The Obama Administration’s Case for Military Intervention in Syria? Bullshit.

In philosophy circles, bullshit is a technical term denoting a claim presented as “fact” although its veracity has not been established. The truth value of bullshit is largely irrelevant to its propagators. Bullshit is disseminated in the service of particular ends, typically opaque to the audience. There is no better description for the White House’s case for intervention in Syria.

It stinks of Karl “Turdblossom” Rove, who once said:

“We’re an empire now, and when we act, we create our own reality. And while you’re studying that reality—judiciously, as you will—we’ll act again, creating other new realities, which you can study too, and that’s how things will sort out. We’re history’s actors…and you, all of you, will be left to just study what we do.”

The Obama Administration had been intending to use the Ghouta incident as a pretext for changing the balance of power “on the ground” in Syria. They were prevented from direct military action as a result of the deft maneuvering of Syria and Russia, so they have instead ramped up the delivery of arms to the rebels, and stand poised to shift the training of said rebels from a small CIA operation into a much larger Pentagon-run operation.  Simultaneously, the State Department has began sending the rebels vehicles, sophisticated communications equipment, advanced combat medical kits, and other gear–collectively, these actions amount to a “major escalation” of U.S. involvement in the Syrian Civil War.

Moreover, the White House continues to make its case for strikes, despite the deal which was recently achieved with Russia and the al-Asad government.  There are bills being floated in the Senate which would empower the President to “punish” Syria if the Administration deems the regime’s progress “unsatisfactory,” even in the absence of U.N. agreement. If the history of Iraq is any indication, we can rest assured that the progress will be deemed insufficient regardless of how well the Syrian government complies, providing ever-new pretexts to increase “allied” involvement.  The opposition is already calling for further military restrictions on the Syrian government.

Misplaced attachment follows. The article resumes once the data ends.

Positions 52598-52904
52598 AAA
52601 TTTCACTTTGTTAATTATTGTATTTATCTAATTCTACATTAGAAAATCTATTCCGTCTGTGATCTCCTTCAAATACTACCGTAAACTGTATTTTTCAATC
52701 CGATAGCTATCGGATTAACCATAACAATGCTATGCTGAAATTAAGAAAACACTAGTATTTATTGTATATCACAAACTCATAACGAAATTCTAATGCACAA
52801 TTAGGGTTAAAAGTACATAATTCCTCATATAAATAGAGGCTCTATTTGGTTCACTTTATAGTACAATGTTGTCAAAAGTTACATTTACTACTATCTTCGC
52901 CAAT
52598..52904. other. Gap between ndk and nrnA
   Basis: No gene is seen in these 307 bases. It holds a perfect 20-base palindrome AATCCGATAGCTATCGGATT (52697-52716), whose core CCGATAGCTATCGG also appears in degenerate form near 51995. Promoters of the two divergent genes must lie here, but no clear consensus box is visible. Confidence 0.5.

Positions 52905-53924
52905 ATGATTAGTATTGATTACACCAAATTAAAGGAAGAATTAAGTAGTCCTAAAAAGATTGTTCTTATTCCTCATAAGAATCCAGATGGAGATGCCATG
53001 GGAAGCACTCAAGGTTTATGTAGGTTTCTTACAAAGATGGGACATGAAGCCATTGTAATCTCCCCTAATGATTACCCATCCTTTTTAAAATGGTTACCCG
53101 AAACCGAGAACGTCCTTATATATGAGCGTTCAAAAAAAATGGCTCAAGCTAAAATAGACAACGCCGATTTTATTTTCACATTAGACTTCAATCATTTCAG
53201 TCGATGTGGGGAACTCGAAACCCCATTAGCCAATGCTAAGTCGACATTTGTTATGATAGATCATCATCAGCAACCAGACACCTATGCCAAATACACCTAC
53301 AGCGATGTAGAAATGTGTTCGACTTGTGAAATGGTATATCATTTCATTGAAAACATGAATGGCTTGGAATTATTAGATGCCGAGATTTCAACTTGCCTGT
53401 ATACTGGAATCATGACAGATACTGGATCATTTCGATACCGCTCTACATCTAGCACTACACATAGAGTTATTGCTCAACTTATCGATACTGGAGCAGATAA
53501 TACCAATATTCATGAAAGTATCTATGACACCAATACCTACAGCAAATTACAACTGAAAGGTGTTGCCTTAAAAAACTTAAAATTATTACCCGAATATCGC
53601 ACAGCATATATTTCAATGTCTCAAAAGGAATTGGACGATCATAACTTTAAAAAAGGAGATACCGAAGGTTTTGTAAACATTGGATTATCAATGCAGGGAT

That is, while the recent developments were inconvenient for the Administration, the plans to depose al-Asad have been in the works since 2004–they will not be abandoned so easily. Sanity may have prevailed in this particular battle, but the war rages on. What follows is the most direct and systematic refutation of the Administration’s case for military intervention in Syria—deconstructing their justifications one by one.

 

Justification #1: Al-Asad crossed the ‘red line’ in the Ghouta Incident.

While uncertainty remains just how many people died and were injured from the sarin gas attack in the Damascus suburb of Ghouta – Medecines Sans Frontiéres estimates 550, the U.S. 1,429 – there is also no clear culprit. Much of the evidence points its sarin-soaked finger at rebel groups now backed by the White House, armed by Saudi and Qatari money funneled through Istanbul.

Despite the growing influence of al-Qaeda within Syria and throughout the region, and the UK’s own assessment that al-Qaeda in Syria is working tirelessly to obtain the Bashar Al-Asad’s chemical weapons, British Foreign Secretary William Hague described the possibility as “vanishingly small” that affiliates such as the al-Nusra Front could have been responsible for the recent chemical attacks. The Obama Administration has claimed the rebels “do not have the capacity” to carry out such an attack; the CIA might beg to differ.

In a 2007 report, the agency asserted Al-Qaida and other Islamist extremists have,

“a wide variety of potential agents and delivery means to choose from for chemical, biological, radiological, or nuclear (CBRN) attacks… Analysis of an al-Qa’ida document recovered in Afghanistan in summer 2002 indicates the group has crude procedures for making mustard agent, sarin, and VX.”

And their capacity has grown substantially in the subsequent years. In fact, al-Qaeda has a long and well-documented history of obtaining, developing, and deploying chemical weapons—even in the Syrian theater.

In May, Turkish authorities disrupted a Jahbat al-Nusra cell and discovered sarin gas in the possession of the opposition militants. This is the same chemical agent supposedly used in the small-scale attacks in April, which the Obama Administration attributed to the al-Asad regime. Following closely after this event in Turkey, the Iraqi government claimed to have disrupted another major al-Qaeda plot involving chemical weapons, this time on a massive scale.